Q: Can I lower the interest rate on my credit card? A: The simple answer is: It never hurts to ask! A study conducted by the U. S. Public Interest Research Group found that more than half (57 percent) of those who called their credit-card issuer and requested a lower interest rate were successful. On average, the rate was lowered by between 7-10 percentage points. Here’s what you need to know:
Getting to yes
Now that most of the provisions of the Credit Card Act (signed into law last May) have finally gone into effect (as of Feb. 22, 2010), there is no better time to review your own credit situation with an eye toward making improvements.
Your chances of getting a lower rate are improved if you meet most of these qualifying factors:
— Good credit rating. A good rating applies both in terms of your payment history with the card issuer and your overall credit score. You are entitled to a free copy of your credit report every year from each of the three major credit-reporting agencies: Experian, Equifax and TransUnion. To save time, log on to www.annualcreditreport.com to access reports from all three. For a small fee, these agencies also provide personal credit scores.
— Low card balance. You have a history of paying off the entire balance or paying more than the minimum required each month.
— Track record with card issuer. You have held the card for a year or two before requesting the rate change.
— Your card is not classified as “subprime.” The credit card is not marketed solely to consumers with bad credit.
The law of averages
To negotiate successfully with the credit-card company, you will have to be prepared. Know what your current interest rate is and make sure that it is not a promotional rate that will expire within a matter of months. Also research what other banks and credit-card companies are charging their customers. According to the Federal Reserve, the average interest rate on existing credit-card balances is approximately 13.5 percent.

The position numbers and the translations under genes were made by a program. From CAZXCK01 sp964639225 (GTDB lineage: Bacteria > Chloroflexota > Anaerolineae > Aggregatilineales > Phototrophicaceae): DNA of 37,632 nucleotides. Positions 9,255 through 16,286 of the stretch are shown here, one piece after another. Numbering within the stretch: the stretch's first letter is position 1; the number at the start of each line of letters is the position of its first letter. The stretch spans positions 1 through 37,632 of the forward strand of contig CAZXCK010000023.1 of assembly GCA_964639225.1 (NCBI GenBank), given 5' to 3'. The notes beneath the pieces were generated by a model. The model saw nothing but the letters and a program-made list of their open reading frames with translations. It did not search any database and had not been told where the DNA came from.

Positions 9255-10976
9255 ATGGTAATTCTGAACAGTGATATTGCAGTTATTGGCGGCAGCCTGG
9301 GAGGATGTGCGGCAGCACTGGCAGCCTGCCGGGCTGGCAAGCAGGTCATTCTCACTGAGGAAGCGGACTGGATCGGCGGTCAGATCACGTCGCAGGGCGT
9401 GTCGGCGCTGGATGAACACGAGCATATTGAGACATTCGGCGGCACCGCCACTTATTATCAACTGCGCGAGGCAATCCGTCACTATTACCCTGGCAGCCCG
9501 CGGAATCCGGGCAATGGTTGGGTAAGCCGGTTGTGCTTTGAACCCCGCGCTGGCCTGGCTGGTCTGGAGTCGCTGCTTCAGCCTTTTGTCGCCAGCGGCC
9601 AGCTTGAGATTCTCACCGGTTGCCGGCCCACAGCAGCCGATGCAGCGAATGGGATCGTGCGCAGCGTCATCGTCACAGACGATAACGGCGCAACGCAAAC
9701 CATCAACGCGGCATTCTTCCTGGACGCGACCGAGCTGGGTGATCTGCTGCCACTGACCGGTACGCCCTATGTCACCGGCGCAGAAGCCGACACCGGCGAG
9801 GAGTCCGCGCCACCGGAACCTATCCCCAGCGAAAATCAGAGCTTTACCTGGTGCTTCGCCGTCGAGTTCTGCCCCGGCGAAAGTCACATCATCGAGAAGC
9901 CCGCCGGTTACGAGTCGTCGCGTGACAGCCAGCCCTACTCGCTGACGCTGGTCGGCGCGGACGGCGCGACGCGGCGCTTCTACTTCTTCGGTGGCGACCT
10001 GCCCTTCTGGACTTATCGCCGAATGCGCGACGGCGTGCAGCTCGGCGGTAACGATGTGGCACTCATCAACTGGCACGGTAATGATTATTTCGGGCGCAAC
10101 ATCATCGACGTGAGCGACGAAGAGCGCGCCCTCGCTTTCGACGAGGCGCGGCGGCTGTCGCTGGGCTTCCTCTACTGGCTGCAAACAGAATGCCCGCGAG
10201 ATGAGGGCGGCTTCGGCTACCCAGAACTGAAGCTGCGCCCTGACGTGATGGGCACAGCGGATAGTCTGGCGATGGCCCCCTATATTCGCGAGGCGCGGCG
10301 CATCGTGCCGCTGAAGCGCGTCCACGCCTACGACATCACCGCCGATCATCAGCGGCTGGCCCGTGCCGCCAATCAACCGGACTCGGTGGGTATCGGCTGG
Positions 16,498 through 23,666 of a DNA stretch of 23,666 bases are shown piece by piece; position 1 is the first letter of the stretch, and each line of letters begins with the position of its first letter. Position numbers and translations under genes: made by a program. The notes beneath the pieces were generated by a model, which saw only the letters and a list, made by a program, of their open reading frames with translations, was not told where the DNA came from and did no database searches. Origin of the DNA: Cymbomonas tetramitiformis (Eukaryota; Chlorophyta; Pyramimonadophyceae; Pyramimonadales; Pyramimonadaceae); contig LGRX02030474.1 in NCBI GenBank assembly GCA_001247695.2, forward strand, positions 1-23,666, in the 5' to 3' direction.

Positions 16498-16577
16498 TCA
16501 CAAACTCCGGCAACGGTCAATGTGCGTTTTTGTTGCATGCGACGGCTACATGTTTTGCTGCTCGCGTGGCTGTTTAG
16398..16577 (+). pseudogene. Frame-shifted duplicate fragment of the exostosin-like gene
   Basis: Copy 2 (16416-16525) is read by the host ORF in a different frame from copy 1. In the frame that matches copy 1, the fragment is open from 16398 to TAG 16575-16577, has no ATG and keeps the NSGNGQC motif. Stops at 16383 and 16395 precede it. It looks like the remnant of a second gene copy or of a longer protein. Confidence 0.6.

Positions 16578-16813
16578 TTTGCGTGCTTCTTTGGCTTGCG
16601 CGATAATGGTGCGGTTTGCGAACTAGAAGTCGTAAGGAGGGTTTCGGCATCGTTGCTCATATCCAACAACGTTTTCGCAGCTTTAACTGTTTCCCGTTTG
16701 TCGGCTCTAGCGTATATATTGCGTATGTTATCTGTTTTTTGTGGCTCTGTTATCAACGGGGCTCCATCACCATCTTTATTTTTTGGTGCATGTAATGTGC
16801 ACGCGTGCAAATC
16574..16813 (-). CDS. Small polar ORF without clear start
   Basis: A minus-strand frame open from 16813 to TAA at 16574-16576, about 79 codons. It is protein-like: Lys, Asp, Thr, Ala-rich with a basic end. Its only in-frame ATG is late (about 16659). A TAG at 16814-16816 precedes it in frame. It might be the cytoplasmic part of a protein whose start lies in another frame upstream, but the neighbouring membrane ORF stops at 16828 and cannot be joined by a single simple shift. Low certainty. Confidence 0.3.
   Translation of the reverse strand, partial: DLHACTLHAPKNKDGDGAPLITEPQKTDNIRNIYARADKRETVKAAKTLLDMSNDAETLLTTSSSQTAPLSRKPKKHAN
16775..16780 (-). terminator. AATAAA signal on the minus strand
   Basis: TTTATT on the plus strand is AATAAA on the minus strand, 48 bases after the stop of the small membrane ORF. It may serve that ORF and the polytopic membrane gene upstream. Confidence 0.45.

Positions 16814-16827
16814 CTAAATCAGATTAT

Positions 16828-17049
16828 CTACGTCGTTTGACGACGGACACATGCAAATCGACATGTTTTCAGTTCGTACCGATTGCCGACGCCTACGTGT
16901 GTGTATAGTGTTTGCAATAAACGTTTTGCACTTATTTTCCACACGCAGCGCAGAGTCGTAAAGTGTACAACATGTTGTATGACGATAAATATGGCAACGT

If you are paying significantly more than that and have done your research, you are ready to make the call. Be sure to remain upbeat, confident and persistent. If the first person you speak with turns you down, ask for his or her manager. Base your argument on logic and facts and politely threaten to take your business elsewhere unless you get some satisfaction.
Remember, the better your payment record with the card issuer and the higher your credit score, the better your bargaining position.
One final word of advice: Be careful about getting overly zealous in your search for the lowest rate card. Applying for multiple new cards at the same time (three or more inquiries in one month) could cause your credit score to be lowered.
Doing your homework
Jeremy Gussick is a financial consultant with LPL Financial, the nation’s largest independent wealth management firm.* Jeremy specializes in the financial planning needs of the LGBT community. He is active with several LGBT organizations in the Philadelphia region, including the Delaware Valley Legacy Fund, the Greater Philadelphia Professional Network and the Independence Business Alliance. OutMoney appears monthly. If you have a question for Jeremy, contact him at [email protected]. This article was prepared with the assistance of Standard & Poor’s Financial Communications and is not intended to provide specific investment advice or recommendations for any individual. Consult your financial advisor or Jeremy Gussick if you have any questions. LPL Financial, Member FINRA/SIPC. *Based on total revenues, as reported in Financial Planning Magazine, June 1996-2009.